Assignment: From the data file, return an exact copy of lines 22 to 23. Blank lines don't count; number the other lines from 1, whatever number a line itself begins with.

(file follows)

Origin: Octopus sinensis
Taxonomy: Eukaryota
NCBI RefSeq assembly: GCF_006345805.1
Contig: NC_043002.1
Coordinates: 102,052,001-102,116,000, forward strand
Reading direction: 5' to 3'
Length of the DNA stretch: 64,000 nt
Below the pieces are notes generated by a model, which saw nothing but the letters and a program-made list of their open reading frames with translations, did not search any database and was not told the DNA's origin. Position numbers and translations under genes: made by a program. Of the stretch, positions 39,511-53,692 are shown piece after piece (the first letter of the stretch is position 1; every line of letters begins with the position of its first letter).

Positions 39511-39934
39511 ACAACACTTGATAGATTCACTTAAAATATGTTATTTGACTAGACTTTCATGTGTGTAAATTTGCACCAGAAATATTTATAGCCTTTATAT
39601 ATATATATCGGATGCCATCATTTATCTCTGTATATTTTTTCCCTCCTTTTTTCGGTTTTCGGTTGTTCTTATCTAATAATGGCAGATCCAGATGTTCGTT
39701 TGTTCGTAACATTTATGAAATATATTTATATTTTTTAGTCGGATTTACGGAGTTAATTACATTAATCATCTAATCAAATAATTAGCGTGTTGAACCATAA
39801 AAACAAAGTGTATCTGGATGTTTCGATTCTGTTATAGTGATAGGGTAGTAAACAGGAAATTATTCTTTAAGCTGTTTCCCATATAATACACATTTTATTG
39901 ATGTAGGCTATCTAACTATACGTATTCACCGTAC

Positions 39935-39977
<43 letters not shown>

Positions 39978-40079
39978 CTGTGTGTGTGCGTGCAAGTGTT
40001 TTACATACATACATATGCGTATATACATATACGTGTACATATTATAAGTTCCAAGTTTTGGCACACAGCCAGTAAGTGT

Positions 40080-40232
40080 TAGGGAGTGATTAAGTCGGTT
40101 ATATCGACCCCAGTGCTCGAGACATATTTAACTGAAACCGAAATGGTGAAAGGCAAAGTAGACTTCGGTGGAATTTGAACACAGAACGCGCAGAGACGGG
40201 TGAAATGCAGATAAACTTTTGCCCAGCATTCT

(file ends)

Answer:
40101 ATATCGACCCCAGTGCTCGAGACATATTTAACTGAAACCGAAATGGTGAAAGGCAAAGTAGACTTCGGTGGAATTTGAACACAGAACGCGCAGAGACGGG
40201 TGAAATGCAGATAAACTTTTGCCCAGCATTCT